Today’s Mauerpark is located on the site of a former parade ground and, after that, a freight yard — evidence for which can still be seen in the Gleim Tunnel, an underpass beneath an unused rail bridge.
Another relic of this time is the cobbled road of Schwedter Staße, which runs through the length of Mauerpark and forms the park’s main path. After the the Second World War, the freight train did not go back into use and the area was converted to an industrial park.
The Berlin Wall (or “Mauer”) was erected in 1961 and, between the main wall and the rear wall, a wide strip of sand was put down to inhibit those trying to flea East Berlin.
In 1988, a new main was built further to the west, while the old one was not taken down. There were, therefore, three walls by the time the Mauer fell.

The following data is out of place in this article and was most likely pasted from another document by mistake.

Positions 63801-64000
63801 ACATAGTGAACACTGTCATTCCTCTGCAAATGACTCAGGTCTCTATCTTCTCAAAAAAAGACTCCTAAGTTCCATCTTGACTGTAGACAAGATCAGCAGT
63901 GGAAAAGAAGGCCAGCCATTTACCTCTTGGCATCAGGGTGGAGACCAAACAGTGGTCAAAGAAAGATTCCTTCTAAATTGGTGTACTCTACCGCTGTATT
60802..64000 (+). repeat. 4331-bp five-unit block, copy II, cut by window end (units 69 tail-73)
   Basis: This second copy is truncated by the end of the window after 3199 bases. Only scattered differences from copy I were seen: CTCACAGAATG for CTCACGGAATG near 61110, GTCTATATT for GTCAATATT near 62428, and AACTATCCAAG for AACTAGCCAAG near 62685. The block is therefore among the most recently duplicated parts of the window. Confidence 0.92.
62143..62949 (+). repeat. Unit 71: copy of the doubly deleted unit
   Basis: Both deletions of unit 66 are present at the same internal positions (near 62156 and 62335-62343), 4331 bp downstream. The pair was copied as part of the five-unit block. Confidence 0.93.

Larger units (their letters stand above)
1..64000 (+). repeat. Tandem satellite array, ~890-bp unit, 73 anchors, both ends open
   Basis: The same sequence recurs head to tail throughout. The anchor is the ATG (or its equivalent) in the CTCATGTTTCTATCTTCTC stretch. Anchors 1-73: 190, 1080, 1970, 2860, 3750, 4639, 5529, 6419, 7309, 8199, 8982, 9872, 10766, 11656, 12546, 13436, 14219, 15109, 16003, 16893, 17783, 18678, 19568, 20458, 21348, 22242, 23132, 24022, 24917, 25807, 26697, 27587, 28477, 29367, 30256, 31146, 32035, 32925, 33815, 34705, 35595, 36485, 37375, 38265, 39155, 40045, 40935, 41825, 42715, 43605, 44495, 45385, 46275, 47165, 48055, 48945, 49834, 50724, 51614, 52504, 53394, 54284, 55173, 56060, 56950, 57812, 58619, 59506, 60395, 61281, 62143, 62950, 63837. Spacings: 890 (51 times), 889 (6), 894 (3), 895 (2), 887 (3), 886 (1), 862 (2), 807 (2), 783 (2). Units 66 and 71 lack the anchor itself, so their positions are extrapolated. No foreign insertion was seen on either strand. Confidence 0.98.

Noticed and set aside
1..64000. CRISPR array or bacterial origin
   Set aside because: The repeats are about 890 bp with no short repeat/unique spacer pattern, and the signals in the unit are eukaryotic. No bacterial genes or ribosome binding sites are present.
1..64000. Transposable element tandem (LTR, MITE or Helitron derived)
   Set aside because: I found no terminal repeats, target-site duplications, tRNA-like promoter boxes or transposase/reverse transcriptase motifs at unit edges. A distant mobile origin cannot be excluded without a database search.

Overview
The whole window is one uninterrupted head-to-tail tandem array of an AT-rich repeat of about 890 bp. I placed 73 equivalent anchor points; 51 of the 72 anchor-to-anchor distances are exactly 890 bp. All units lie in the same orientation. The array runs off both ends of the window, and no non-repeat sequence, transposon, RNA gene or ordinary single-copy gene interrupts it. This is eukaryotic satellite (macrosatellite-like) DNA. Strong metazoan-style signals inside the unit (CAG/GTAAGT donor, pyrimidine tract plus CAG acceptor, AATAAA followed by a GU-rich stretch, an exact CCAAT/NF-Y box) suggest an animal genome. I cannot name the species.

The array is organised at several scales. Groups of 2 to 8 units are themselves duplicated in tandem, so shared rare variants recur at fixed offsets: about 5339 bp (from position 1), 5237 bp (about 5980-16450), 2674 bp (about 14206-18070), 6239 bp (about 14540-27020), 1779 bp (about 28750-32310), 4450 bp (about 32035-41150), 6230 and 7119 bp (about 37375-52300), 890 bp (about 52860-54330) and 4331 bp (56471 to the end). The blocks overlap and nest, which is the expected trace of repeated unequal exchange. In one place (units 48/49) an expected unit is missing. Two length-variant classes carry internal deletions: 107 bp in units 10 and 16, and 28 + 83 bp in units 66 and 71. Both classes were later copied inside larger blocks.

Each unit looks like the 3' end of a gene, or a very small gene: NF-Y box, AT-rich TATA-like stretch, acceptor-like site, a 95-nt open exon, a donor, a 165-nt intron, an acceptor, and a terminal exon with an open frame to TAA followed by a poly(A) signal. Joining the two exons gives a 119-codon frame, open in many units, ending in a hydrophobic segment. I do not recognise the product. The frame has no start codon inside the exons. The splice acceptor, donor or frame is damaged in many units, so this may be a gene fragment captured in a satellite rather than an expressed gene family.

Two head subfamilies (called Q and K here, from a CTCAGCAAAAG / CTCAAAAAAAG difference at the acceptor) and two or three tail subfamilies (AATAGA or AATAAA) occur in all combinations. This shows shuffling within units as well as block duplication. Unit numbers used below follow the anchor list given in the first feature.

After the fall of the Berlin Wall, wild vegetation began to take root once more: meanwhile, masses of people came together to plant trees on Falkplatz and the hill next to the stadium. Residents of Prenzlauer Berg and of the Brunnen neighborhood successfully established the area as a recreational space.
In 1994, thanks to the financial support of the Allianz Environmental Foundation, the eastern two of the four planned sections of “Mauerpark” were completed.
The completion of the park, however, was then repeatedly postponed, since there were insufficient funds to purchase the western area. A fence between the commercial areas, which with the exception of the flea market is no longer rented out, continues, in its way, the history of borders and divisions on this site.
Today, the completion of the western portions of Mauerpark is being negotiated politically and planned through the Bürgerwerkstatt.